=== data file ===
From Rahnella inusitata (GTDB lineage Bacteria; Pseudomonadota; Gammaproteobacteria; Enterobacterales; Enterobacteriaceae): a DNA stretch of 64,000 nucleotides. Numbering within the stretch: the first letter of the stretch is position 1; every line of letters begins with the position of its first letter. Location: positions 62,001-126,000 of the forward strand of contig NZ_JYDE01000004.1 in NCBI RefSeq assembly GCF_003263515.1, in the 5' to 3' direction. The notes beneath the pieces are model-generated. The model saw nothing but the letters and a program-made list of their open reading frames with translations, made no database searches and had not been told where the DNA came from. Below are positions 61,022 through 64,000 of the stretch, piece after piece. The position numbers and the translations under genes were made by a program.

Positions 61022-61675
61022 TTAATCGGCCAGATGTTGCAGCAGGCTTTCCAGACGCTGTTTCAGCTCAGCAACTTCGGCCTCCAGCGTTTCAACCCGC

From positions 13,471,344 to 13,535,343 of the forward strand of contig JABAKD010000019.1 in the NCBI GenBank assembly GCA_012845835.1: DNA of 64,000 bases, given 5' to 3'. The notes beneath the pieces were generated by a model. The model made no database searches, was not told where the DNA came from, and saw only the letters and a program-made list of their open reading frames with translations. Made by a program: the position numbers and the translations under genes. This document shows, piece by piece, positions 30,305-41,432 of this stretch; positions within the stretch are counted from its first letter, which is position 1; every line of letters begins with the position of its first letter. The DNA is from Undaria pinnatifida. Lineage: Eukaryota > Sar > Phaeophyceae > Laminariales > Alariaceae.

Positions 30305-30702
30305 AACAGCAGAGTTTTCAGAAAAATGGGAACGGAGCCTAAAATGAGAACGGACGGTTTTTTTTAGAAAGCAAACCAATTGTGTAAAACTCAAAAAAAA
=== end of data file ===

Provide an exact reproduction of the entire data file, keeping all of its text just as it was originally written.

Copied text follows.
From Rahnella inusitata (GTDB lineage Bacteria; Pseudomonadota; Gammaproteobacteria; Enterobacterales; Enterobacteriaceae): a DNA stretch of 64,000 nucleotides. Numbering within the stretch: the first letter of the stretch is position 1; every line of letters begins with the position of its first letter. Location: positions 62,001-126,000 of the forward strand of contig NZ_JYDE01000004.1 in NCBI RefSeq assembly GCF_003263515.1, in the 5' to 3' direction. The notes beneath the pieces are model-generated. The model saw nothing but the letters and a program-made list of their open reading frames with translations, made no database searches and had not been told where the DNA came from. Below are positions 61,022 through 64,000 of the stretch, piece after piece. The position numbers and the translations under genes were made by a program.

Positions 61022-61675
61022 TTAATCGGCCAGATGTTGCAGCAGGCTTTCCAGACGCTGTTTCAGCTCAGCAACTTCGGCCTCCAGCGTTTCAACCCGC

From positions 13,471,344 to 13,535,343 of the forward strand of contig JABAKD010000019.1 in the NCBI GenBank assembly GCA_012845835.1: DNA of 64,000 bases, given 5' to 3'. The notes beneath the pieces were generated by a model. The model made no database searches, was not told where the DNA came from, and saw only the letters and a program-made list of their open reading frames with translations. Made by a program: the position numbers and the translations under genes. This document shows, piece by piece, positions 30,305-41,432 of this stretch; positions within the stretch are counted from its first letter, which is position 1; every line of letters begins with the position of its first letter. The DNA is from Undaria pinnatifida. Lineage: Eukaryota > Sar > Phaeophyceae > Laminariales > Alariaceae.

Positions 30305-30702
30305 AACAGCAGAGTTTTCAGAAAAATGGGAACGGAGCCTAAAATGAGAACGGACGGTTTTTTTTAGAAAGCAAACCAATTGTGTAAAACTCAAAAAAAA